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With God, You Will Always Come Out Winning.

It’s going to be one heck of a day. I believe, a day that will have me sobbing by the end of the night. I’m saying this at 6:45 in the morning after receiving a call from the kitchen manager at work. Apparently, I have forgotten to make a carry out order last night, and it was due by 6:00 a.m. I receive a call just minutes before with my manager in a panic, and then when I bolt up from my pillow, and recall that I forgot to make it, my manager replies with, “Oh my gosh! What is going on?!” and then before I could stammer out that I didn’t know, that I was sorry–he hangs up. Since then, I have been staring in the darkness of my bedroom, in complete panic. Complete worry for what would possibly be coming my way later when I have to go in. Allow me to give a little bit of my work history there.

I have been an employee at the fast food restaurant since we opened three years ago. Let me say, that it has been an amazing three years. This job has taught me things I’ll be able to use in any other job, or whichever career I go into: Communications skills; hard, dedicated work, problem solving skills, the list goes on! This place really brought me out of my shell, and though there have been times where I was at my wits end and couldn’t possibly bear it anymore, the thought of quitting flickered through my mind, but vanished just as quickly. The place I work is like family: no matter how crazy there are, no matter how much they them to constantly be on your back, you still love them. The thought of giving up on my work family paralyzed me with fear. How would I function without being around them? These passed…six months has begged a different question though. “How much more of me can they take before they let me go?” And that is an even scarier thought.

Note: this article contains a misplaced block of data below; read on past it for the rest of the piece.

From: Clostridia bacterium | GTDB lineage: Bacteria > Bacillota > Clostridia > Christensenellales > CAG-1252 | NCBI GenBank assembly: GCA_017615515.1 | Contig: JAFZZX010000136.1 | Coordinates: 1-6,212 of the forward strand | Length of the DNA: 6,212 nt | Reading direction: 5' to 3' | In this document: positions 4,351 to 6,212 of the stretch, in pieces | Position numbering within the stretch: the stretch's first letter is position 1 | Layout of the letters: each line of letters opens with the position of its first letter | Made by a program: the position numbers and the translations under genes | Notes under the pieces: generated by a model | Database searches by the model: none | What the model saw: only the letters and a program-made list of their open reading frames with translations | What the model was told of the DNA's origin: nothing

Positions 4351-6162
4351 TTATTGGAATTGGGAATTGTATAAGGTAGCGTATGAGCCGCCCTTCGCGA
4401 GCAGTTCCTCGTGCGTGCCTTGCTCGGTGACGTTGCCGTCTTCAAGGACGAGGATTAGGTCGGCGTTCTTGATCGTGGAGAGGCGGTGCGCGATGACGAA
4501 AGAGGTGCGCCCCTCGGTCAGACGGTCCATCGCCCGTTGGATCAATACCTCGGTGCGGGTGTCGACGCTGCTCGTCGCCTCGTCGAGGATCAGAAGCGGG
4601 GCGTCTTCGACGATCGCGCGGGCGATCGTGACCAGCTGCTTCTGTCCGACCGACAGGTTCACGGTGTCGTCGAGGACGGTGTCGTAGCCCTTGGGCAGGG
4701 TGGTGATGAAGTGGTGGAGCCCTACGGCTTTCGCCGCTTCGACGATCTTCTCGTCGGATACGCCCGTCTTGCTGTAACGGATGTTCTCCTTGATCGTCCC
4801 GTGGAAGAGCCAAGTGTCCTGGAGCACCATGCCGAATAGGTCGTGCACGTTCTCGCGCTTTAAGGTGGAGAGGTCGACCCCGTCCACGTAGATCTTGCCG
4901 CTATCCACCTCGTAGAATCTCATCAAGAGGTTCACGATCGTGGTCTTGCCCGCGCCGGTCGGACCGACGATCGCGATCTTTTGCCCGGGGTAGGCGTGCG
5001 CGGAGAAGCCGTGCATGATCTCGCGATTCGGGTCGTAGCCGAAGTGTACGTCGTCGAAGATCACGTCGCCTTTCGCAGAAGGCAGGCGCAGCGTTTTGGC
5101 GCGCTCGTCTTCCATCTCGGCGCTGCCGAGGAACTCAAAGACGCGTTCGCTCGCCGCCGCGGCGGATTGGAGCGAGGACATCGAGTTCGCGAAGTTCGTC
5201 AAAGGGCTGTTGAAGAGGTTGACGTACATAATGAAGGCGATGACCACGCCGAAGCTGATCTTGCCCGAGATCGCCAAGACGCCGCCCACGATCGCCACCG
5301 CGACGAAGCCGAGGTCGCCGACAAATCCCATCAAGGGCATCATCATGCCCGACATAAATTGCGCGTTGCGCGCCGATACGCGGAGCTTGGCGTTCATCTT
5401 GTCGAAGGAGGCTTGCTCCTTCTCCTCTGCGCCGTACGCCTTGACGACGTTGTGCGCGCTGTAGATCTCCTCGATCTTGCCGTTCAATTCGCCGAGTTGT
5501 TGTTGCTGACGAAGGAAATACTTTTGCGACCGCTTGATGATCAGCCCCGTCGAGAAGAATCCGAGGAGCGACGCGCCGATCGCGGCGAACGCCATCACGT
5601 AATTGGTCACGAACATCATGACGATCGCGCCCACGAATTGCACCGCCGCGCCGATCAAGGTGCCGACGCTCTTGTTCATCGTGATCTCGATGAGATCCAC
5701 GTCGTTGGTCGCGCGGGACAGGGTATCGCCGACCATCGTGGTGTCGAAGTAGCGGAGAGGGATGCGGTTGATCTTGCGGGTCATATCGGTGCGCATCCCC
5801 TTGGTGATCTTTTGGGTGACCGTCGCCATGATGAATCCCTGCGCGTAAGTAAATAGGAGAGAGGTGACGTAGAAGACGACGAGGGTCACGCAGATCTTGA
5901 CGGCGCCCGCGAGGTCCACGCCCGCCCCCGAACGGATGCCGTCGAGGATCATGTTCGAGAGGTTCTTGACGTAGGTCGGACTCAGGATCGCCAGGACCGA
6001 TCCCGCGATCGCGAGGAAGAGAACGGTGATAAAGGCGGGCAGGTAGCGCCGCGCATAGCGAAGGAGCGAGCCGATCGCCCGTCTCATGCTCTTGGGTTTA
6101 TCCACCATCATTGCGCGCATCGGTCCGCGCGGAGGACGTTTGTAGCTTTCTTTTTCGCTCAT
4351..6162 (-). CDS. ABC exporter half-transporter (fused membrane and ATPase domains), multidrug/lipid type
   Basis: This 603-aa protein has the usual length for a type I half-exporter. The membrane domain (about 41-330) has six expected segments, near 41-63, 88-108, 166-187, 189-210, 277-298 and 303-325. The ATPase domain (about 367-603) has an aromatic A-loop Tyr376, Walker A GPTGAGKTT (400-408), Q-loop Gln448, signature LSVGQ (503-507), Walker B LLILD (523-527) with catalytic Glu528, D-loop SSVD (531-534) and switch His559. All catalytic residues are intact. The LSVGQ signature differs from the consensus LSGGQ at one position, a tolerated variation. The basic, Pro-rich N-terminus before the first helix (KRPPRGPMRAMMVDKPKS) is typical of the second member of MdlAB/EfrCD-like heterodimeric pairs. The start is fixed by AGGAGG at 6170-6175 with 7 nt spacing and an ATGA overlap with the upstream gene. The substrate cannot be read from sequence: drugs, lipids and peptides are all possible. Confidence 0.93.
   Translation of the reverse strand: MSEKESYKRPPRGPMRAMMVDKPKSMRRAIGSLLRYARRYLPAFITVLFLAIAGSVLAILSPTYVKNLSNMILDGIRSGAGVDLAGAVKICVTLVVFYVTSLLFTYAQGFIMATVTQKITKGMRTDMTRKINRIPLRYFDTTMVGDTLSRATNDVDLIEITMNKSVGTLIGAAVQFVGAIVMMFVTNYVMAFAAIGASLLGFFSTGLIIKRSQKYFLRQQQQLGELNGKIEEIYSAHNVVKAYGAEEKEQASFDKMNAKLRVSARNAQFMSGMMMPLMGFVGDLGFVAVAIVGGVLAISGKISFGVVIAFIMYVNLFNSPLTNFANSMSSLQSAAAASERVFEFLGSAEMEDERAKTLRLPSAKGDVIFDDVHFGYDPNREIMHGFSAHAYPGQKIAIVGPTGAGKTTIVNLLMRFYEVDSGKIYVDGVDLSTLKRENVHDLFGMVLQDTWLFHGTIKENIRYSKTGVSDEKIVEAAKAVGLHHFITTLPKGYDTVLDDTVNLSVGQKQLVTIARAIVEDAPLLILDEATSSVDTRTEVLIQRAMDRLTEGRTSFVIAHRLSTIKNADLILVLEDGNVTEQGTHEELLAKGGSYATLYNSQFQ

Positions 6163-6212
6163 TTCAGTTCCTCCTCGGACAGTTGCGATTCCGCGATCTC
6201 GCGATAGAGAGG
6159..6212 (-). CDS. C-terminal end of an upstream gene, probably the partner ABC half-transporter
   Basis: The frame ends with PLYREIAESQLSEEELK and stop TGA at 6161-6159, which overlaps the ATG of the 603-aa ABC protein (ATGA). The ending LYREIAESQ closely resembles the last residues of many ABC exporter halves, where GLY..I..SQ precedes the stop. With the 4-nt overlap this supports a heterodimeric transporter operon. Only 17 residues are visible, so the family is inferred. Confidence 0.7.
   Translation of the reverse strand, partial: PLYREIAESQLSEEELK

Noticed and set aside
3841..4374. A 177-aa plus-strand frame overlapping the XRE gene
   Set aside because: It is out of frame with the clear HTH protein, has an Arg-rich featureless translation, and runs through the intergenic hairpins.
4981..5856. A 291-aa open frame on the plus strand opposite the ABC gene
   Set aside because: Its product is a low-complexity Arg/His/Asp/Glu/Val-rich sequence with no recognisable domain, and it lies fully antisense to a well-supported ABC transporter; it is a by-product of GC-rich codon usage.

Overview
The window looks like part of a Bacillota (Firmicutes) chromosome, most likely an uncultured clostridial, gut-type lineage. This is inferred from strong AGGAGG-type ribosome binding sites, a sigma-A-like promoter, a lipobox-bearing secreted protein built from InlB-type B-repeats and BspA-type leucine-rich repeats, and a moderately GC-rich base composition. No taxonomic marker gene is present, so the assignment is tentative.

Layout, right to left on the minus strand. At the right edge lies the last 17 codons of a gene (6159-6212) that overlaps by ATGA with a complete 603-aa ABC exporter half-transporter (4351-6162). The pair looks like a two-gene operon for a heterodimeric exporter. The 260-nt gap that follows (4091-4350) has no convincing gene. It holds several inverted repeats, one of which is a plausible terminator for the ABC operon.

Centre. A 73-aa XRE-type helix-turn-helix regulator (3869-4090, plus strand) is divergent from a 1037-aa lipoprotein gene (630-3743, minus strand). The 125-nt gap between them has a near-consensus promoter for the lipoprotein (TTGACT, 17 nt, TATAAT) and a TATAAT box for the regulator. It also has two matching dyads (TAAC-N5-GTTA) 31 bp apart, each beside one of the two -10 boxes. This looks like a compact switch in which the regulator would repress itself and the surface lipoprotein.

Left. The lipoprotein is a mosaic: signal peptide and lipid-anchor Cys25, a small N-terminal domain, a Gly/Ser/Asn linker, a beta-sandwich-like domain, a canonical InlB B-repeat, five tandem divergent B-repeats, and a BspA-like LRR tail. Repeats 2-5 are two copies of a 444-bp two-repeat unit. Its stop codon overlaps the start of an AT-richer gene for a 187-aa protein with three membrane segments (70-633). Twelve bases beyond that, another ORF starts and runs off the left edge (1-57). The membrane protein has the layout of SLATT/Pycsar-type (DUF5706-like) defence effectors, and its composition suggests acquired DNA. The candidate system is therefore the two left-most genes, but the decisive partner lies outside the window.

These past few months have been stressful. Sometimes I don’t even know where I stand anymore, or that I’m even a part of things I used to be a part of. There are times I feel like I’m a walking target and everyone is out to get me, just waiting for me to do something wrong.